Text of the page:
A campus spokeswoman said key to that support is a “home for life” ethos and principles that allow businesses to realize their ambitions on campus, with businesses offering the technical support, world-class facilities and access to local and national networks to become pioneers in their chosen field.

Lord Drayson, Minister for Science and Innovation, Labour, launches a Hospitals and Science Innovation project at SIC Daresbury in 2009.

John Downes, Managing Director of Langtree and Director of Sci-Tech Daresbury, said: “I would like to congratulate the Daresbury Laboratory on 60 years of pioneering and inspiring science and innovation.

“The groundbreaking work undertaken with the SRS has set a benchmark for what can be achieved on our campus, and I am very proud that the companies based at Sci-Tech Daresbury are keeping this legacy alive today by providing pioneering work in a range of industries to improve the world around us while creating tangible economic benefits for the Liverpool City region.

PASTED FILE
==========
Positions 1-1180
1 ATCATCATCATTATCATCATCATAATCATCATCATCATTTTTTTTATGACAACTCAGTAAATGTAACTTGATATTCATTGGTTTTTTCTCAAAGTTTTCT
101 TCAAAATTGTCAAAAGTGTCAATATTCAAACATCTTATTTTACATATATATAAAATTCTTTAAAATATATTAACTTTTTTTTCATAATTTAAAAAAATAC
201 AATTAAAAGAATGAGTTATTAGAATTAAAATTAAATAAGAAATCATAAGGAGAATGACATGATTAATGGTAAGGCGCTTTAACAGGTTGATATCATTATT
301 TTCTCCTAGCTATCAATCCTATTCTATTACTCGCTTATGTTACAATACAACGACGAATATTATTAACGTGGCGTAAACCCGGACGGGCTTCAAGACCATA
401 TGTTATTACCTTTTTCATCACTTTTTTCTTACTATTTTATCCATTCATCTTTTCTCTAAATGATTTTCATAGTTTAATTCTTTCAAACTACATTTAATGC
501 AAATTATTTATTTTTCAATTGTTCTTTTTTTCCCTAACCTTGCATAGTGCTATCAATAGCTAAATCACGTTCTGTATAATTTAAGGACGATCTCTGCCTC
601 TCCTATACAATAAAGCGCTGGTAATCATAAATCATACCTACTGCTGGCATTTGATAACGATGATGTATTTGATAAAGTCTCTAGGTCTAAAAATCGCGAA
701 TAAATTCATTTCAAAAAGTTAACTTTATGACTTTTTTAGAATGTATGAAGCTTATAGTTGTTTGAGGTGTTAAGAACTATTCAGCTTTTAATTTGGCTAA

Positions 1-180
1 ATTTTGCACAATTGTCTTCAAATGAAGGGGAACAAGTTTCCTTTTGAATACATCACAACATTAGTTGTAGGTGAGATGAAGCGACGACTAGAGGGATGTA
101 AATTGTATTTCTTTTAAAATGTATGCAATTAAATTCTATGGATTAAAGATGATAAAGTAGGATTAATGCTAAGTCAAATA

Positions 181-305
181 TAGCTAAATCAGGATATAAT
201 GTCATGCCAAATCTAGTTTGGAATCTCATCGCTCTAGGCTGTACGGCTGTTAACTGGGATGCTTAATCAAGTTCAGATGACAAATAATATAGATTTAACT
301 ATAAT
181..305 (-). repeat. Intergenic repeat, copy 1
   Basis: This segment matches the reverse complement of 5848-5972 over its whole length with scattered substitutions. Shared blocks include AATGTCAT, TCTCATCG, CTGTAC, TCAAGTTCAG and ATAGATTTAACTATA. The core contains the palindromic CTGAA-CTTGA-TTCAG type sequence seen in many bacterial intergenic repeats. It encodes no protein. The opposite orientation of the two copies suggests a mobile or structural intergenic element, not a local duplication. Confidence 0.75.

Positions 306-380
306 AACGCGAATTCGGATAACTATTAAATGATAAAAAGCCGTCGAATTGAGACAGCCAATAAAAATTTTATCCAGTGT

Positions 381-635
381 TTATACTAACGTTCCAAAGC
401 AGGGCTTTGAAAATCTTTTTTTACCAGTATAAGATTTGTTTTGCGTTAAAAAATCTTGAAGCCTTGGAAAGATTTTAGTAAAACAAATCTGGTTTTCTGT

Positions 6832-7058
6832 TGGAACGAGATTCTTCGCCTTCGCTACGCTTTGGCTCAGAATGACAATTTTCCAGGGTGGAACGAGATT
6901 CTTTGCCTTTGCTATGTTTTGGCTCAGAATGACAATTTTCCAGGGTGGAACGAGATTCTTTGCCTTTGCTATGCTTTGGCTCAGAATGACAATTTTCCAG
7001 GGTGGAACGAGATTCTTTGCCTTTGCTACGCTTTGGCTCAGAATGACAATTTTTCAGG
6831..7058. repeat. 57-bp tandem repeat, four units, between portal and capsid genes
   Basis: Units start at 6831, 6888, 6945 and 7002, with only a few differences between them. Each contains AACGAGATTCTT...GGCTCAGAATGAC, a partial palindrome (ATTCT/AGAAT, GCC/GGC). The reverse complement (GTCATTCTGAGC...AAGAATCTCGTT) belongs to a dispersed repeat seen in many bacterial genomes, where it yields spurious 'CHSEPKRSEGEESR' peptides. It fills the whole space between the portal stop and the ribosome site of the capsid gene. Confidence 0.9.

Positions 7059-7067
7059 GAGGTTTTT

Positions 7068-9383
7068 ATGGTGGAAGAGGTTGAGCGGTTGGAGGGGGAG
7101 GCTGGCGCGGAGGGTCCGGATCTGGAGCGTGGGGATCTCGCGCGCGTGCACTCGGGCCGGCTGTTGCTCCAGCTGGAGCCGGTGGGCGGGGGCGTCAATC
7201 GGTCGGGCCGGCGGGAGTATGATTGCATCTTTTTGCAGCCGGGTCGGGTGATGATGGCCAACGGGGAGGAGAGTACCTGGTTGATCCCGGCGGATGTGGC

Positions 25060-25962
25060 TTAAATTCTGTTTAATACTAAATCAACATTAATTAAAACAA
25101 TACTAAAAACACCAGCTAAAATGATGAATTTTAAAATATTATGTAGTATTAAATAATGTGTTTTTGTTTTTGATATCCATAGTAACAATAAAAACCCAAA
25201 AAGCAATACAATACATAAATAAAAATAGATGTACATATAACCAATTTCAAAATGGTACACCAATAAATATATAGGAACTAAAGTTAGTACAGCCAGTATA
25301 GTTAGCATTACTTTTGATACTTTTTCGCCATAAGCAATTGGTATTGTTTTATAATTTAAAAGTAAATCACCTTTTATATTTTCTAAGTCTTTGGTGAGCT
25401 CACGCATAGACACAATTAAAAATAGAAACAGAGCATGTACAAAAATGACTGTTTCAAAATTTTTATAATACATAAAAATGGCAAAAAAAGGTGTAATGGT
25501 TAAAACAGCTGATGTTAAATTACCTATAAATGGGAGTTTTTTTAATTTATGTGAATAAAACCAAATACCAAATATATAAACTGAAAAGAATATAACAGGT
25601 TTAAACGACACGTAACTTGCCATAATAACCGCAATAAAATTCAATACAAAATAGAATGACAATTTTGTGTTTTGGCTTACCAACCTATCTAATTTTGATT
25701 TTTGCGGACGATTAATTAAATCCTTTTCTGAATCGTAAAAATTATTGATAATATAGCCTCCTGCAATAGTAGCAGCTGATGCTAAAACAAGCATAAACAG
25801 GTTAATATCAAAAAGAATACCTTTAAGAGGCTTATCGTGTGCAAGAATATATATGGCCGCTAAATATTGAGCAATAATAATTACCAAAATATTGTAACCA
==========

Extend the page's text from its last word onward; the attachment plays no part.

Daresbury Laboratory Synchrotron Light Source (SRS), date unknown.

As a major employer in the area for 60 years, the Daresbury Lab said it places great importance on providing opportunities and training for future generations, work placements and an apprenticeship program playing a key role in securing the skills needed to support ongoing job creation. and campus growth, with nearly 60 on-site apprentices working in a range of roles.

Paul Vernon said: “The range of skills and talents needed for the UK to thrive as an innovation nation is huge and under-recognized.

“People are our opportunity, and investing in talented young people will unleash the region’s full potential.

“As a proud partner of Sci-Tech Daresbury, we are more committed than ever to putting learning and training at the heart of our business.

The Atlas detector in the Large Hadron Collider at CERN in Switzerland. (PENNSYLVANIA)

“With nearly 60 apprentices in various positions, our apprenticeship program continues to grow.

“Celebrating our 60th anniversary is a very proud moment for all of us here at the Daresbury Laboratory.

“I would like to thank everyone who has contributed to its growth, many of whom have dedicated their entire careers to Daresbury.

“I look forward to our next 60 years, celebrating the facility’s continued successes, made possible by the dedicated staff, now and in the future.”

The Daresbury Laboratory is located between the towns of Runcorn and Warrington, Cheshire, and is within the Borough of Halton, which is part of the Liverpool City region.

Read more Halton news here.